Bihar to celebrate 100 years of Gandhi’s satyagraha

in Vihara

The centenary year of Mahatma Gandhi’s satyagraha against British rule will be celebrated in Bihar, from where it was launched, on a large scale in 2017.

Chief Minister Nitish Kumar Sunday announced at a function at Gandhi Sangrahalya here: ‘Now it is 2011. We will celebrate Mahatma Gandhi’s satyagraha movement against the British rule in 2017.’

Mahatma Gandhi launched his satyagraha against the British rule in Bihar’s Champaran district April 10, 1917. After his return from South Africa, Mahatma Gandhi chose to experiment with satyagraha in Champaran.

In Champaran, a district in state of Bihar, tens of thousands of landless serfs, indentured laborers and poor farmers were forced to grow indigo and other cash crops instead of the food crops necessary for their survival. These goods were bought from them at a very low price. Suppressed by the ruthless militias of the landlords mostly British, they were given measly compensation, leaving them mired in extreme poverty.

The villages were kept extremely dirty and unhygienic, and alcoholism, untouchability and purdah were rampant. Now in the throes of a devastating famine, the British levied an oppressive tax which they insisted on increasing in rate. Without food and without money, the situation was growing progressively unlivable and the peasants in Champaran revolted against indigo cultivation in 1914 (at Pipra) and 1916 (Turkaulia) and Raj Kumar Shukla took Mahatma Gandhi to Champaran and the Champaran Satyagraha began.Mahatama Gandhi arrived in Champaran with a team of eminent lawyers, comprising of Brajkishore Prasad, Rajendra Prasad, Anugrah Narayan Sinha and others.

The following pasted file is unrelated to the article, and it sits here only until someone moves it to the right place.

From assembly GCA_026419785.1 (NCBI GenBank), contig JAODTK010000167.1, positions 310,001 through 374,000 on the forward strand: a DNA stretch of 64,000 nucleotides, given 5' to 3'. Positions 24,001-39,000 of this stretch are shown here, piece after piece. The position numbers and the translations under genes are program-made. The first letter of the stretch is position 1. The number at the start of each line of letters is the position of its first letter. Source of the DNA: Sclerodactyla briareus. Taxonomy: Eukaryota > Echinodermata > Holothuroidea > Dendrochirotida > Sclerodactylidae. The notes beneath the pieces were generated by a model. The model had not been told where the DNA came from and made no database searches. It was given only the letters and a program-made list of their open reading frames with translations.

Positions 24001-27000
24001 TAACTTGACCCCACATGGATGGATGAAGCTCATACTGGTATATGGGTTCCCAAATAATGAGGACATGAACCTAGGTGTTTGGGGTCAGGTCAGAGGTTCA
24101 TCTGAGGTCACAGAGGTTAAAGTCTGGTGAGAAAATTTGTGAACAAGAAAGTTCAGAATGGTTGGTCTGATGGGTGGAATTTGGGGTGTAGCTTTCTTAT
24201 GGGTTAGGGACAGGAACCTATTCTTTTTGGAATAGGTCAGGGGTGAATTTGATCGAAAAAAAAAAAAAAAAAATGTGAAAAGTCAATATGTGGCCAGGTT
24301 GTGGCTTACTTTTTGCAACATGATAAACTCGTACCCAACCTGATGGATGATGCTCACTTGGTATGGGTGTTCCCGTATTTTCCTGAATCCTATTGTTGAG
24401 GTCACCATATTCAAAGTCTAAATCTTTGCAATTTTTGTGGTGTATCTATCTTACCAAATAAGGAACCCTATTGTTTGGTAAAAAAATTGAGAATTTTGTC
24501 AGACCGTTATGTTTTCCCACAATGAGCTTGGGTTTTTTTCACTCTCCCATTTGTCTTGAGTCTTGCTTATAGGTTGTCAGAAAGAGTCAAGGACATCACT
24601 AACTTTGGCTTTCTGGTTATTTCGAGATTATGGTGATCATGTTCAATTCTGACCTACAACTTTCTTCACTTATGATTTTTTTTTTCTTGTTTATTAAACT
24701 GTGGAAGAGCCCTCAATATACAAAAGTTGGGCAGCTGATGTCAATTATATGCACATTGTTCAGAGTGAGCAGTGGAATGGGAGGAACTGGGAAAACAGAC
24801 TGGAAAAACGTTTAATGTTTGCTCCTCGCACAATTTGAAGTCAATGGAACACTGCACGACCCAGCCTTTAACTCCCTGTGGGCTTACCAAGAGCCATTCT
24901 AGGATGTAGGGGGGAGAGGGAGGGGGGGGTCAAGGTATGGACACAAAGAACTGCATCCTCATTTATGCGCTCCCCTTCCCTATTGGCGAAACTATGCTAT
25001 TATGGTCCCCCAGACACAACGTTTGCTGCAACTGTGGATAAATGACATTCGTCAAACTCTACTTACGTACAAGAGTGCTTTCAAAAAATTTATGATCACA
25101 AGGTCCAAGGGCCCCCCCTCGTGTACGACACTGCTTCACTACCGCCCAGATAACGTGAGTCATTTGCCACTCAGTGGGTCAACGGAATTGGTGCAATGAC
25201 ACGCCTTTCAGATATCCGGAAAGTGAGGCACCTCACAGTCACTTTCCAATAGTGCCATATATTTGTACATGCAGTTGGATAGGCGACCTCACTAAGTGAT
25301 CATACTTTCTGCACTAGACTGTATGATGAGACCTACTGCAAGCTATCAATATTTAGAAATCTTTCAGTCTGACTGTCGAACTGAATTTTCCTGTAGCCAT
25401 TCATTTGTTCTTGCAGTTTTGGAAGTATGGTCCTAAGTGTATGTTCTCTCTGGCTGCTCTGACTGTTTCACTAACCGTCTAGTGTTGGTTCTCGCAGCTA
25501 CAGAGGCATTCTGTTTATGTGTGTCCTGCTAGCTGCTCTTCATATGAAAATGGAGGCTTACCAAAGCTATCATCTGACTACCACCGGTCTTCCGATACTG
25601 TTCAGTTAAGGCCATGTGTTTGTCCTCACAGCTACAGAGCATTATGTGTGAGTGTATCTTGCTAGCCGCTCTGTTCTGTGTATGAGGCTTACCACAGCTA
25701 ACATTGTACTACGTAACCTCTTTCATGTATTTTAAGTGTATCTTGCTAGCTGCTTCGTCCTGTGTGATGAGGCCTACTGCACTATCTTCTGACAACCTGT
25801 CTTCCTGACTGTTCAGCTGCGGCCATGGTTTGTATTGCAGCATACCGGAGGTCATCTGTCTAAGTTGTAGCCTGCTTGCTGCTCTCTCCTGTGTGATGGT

Gandhi established an ashram in Champaran, organizing scores of his veteran supporters and fresh volunteers from the region. He organized a detailed study and survey of the villages, accounting the atrocities and terrible episodes of suffering, including the general state of degenerate living.

Building on the confidence of villagers, he began leading the clean-up of villages, building of schools and hospitals and encouraging the village leadership to undo purdah, untouchability and the suppression of women. He was joined by many young nationalists from all over India, including Brajkishore Prasad, Dr. Rajendra Prasad, Dr. Anugrah Narayan Sinha, Ram Navami Prasad and Jawaharlal Nehru.

But his main assault came as he was arrested by police on the charge of creating unrest and was ordered to leave the province. Hundreds of thousands of people protested and rallied outside the jail, police stations and courts demanding his release, which the court unwillingly did. Gandhi led organized protests and strike against the landlords, who with the guidance of the British government, signed an agreement granting more compensation and control over farming for the poor farmers of the region, and cancellation of revenue hikes and collection until the famine ended. It was during this agitation, that Gandhi was addressed by the people as Bapu.

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